By PATRICIA CARRINGTON
American foreign aid may not be as appreciated as it is intended to be. Dr. Ronald M. Childress a professor from the University of South Carolina and Rule of the Law Consortium in Moscow, said the United States is offering the wrong type of help for Russia and that too many “American values” are being imposed on the struggling nation.
Childress explained the Russian economic crisis to a group of interested students and faculty Monday at the Kennedy Center.
Childress tried to get the audience to envision the economic state of Russia by asking the audience to imagine waking up one morning and not having access to automobiles. He then asked the audience how they would feel if Japan tried to help them understand and cope in the absence of automobiles while imposing on Americans Japanese religion and culture.
Childress said the United States is trying to force Russia into a free-market economy when they are not ready for this type of change. One of the programs designed to implement this change is called social marketing.
“Social marketing is a skill used to change people’s behavior,” Childress said. One example of social marketing are the commercials promoting seat-belt use or the campaign discouraging smoking because it is bad for one’s health.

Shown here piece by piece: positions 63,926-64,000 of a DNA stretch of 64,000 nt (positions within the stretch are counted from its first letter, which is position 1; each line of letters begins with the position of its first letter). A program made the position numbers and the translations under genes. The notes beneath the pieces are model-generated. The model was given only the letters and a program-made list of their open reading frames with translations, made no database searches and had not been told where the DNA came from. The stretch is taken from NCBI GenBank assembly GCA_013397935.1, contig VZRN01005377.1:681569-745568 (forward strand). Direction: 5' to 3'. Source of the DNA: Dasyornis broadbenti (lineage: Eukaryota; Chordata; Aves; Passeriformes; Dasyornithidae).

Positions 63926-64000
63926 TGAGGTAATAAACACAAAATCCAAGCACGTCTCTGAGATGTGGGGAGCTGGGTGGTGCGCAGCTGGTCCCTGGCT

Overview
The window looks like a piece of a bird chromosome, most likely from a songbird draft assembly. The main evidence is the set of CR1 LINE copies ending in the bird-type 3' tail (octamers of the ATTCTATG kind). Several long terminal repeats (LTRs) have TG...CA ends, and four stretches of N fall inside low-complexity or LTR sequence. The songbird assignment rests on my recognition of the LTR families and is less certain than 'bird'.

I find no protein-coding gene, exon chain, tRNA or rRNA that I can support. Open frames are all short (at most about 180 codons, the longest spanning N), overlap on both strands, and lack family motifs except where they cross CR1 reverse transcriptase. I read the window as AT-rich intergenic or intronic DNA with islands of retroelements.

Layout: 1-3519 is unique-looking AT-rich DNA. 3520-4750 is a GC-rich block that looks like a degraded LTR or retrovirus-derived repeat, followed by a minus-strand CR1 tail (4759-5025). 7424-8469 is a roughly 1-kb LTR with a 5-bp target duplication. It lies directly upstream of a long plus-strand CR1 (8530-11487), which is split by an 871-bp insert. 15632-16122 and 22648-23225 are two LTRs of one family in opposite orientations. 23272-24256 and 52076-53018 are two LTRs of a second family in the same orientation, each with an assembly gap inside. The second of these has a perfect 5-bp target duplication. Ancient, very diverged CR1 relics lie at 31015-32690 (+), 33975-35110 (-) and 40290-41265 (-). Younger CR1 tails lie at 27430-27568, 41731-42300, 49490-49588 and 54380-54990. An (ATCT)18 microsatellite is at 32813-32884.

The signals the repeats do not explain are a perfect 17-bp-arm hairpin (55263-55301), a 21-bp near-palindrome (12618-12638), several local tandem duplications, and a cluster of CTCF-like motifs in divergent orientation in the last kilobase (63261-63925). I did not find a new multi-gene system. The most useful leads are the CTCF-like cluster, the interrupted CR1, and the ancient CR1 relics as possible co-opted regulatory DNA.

There have been commercial campaigns within Russia trying to encourage a free-market economy. Childress said the problem with these efforts is that Russia has more of a barter economy than a free-market economy.
“The Russian economy is 70 percent barter, only up to a certain extent is cash necessary in the Russian economy,” Childress said.
Childress said Russia has a virtual economy which includes such aspects as barter, substance and some money. Many Russians are paid in kind with goods such as textiles or rubber products, Childress said.
Childress suggested that Americans need to take the time and understand the needs in Russia before rushing in and offering help.
“There is a deepening anti-American attitude in Russia right now, and this is because Americans want to get things done rather than overcome the situation,” Childress said.
Devin Asay, of the Humanities and Research Center, said Americans perceive themselves to be helping out more than they actually are.
“We as Americans go riding in as knights in shining armor on white horses; we really ignore a lot of what the Russians really need,” Asay said.
Asay asked Childress to come and speak at BYU because he said he felt it was important for students to be prepared with answers other than the “pre-canned answers,” Asay said. “When students go into a foreign situation, they need to go in with an open mind.”
BYU student Sarah Paksima, 20, from Minnesota, majoring in international development, said this lecture was a good opportunity for students because it gives them a chance to expand their horizons.
“It is a way to take what you learn in the classroom and see how others apply it in the real world,” Paksima said.